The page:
“Say Their Names”–Abused Women of Color Seek Justice Across North America


n Dec. 8, Canada’s newly elected Prime Minister Justin Trudeau announced the start of a process leading to an inquiry on the crisis of missing and murdered indigenous women and girls across the country. The decision was a long time coming, as the previous Conservative government refused to call for any federal investigation – claiming the disappearances and deaths amounted a “police issue” rather than a human rights abomination.

Meanwhile, the Canadian federal police, or RCMP, insisted for years that the vast majority of murdered women were killed by their spouses or other family members. But the claim was shown to be false in a recent investigation by the Toronto Star. The newspaper’s investigative team reviewed more than 750 murder cases, some dating back to the 1960s – 224 of which remain unsolved – and found that 44% of victims were killed by acquaintances, strangers and serial killers.

The statistics, covering a 32-year period, reveal that more than 1,200 indigenous women have either been murdered or gone missing. Though First Nations women make up just 4 percent of Canada’s female population, 16 percent of women murdered in the country between 1980 and 2012 were indigenous. The Trudeau government’s announcement came as a Truth and Reconciliation Commission was ending its investigation into yet another tragic chapter of the First Nations community: abuse at Christian residential schools.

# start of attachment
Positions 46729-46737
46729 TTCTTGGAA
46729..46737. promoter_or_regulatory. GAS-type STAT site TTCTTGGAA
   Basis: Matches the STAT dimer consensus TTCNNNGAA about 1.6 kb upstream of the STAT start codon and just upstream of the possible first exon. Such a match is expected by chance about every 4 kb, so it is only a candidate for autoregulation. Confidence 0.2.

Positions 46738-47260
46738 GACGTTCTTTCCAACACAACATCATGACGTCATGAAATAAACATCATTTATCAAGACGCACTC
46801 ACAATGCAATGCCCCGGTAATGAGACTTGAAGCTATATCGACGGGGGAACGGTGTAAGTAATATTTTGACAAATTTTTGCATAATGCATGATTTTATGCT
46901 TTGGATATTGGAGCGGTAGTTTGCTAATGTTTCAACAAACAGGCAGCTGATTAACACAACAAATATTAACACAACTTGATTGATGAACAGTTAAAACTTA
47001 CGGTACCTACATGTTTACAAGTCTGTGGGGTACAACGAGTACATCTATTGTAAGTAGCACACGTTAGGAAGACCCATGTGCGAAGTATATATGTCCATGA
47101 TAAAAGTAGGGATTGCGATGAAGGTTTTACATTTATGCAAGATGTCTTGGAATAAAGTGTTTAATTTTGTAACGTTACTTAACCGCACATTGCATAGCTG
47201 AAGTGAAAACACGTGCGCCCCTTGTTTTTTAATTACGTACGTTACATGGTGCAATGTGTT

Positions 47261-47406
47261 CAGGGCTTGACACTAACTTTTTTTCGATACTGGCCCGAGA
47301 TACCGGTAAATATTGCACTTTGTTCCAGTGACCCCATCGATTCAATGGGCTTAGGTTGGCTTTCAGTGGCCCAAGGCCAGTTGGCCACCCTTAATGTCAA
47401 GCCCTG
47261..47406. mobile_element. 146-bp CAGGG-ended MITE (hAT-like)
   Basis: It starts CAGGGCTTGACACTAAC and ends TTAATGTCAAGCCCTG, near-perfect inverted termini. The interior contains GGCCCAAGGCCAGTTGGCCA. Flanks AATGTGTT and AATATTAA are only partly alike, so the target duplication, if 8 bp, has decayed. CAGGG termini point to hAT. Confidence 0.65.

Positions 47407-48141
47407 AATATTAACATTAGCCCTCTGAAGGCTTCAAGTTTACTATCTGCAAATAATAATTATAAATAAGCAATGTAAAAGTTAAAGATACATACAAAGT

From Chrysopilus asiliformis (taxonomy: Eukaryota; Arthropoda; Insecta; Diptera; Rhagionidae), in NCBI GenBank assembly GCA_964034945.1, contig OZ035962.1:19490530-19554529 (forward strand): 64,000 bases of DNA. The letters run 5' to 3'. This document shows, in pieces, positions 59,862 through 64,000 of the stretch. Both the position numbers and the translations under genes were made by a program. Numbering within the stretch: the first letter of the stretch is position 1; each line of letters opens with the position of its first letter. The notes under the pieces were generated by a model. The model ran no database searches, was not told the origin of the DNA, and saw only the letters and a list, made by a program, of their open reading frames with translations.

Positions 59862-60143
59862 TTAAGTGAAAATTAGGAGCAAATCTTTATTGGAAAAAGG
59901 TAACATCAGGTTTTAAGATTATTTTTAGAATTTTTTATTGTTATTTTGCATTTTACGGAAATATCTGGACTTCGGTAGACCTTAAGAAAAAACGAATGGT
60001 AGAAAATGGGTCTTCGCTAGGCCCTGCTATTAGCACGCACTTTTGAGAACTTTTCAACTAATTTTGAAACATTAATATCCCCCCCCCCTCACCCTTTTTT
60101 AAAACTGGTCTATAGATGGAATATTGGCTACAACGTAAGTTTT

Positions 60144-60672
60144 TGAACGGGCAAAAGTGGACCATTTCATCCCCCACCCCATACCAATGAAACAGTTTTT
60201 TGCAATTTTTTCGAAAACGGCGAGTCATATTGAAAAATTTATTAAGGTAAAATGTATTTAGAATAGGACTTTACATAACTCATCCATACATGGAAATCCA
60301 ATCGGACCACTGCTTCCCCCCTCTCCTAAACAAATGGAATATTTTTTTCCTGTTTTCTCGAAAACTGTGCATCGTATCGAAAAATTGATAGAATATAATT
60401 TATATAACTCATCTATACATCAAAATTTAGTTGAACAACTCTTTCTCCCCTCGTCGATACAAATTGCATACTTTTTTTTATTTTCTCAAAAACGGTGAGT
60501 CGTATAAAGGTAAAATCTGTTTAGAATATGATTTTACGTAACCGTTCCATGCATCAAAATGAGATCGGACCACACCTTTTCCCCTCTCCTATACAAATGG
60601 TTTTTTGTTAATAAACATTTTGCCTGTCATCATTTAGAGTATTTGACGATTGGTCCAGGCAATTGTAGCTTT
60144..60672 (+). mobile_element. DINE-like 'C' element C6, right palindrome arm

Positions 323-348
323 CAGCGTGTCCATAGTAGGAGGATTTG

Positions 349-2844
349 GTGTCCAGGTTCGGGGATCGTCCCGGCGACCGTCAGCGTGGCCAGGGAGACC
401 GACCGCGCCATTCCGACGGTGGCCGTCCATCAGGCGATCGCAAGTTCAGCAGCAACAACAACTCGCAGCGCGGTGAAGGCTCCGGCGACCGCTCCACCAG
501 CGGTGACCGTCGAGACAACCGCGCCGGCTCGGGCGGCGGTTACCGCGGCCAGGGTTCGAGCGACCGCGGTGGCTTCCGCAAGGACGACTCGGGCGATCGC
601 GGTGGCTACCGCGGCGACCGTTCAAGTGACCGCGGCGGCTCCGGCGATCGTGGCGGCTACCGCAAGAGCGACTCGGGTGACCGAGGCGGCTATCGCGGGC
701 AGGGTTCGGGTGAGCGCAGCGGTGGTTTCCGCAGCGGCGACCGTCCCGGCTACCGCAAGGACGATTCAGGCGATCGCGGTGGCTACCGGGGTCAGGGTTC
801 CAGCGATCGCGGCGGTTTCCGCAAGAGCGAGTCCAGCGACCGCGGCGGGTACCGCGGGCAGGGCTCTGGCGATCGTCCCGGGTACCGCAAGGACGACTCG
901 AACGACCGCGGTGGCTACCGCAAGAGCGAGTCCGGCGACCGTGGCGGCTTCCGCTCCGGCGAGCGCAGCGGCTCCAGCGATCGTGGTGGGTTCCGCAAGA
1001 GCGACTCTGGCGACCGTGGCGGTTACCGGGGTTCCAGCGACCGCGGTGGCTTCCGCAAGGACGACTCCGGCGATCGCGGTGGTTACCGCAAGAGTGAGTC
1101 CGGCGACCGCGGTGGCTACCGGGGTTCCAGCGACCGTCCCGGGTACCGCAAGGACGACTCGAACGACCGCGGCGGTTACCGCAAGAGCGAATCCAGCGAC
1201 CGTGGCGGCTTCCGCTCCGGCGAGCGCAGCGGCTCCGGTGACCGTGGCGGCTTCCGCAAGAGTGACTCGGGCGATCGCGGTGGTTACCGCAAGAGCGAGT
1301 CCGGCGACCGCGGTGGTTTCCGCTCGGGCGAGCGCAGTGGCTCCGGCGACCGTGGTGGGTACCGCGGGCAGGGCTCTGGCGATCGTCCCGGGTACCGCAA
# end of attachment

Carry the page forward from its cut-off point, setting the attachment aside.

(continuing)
As explained in the capital’s newspaper, The Ottawa Citizen, “Beginning in the 1880s, more than 150,000 aboriginal children were torn from their families and sent to the schools. They were poorly fed, housed in badly constructed buildings that were often described as fire-traps, and neglected when their health deteriorated..” The last of these schools – which were run by various churches in the interest of “assimilating” native people – was closed in 1996, but the scars left by this history of abuse will likely take generations to heal.

A recent case in Val D’or, a remote mining community of Quebec, showed that while there is hope for conditions changing in the future, in many ways life remains the same for native people. In that instance, eight police officers from the provincial police force have been suspended and stand accused of numerous assaults and abuses of power against aboriginal women in the community.The national French-language broadcaster, Radio Canada, was investigating the disappearance of a native woman named Sindy Ruperthouse when it discovered the many allegations against the officers in Val D’or – demonstrating once again to the Canadian public that the crisis of missing and murdered aboriginal women is ongoing and systemic.

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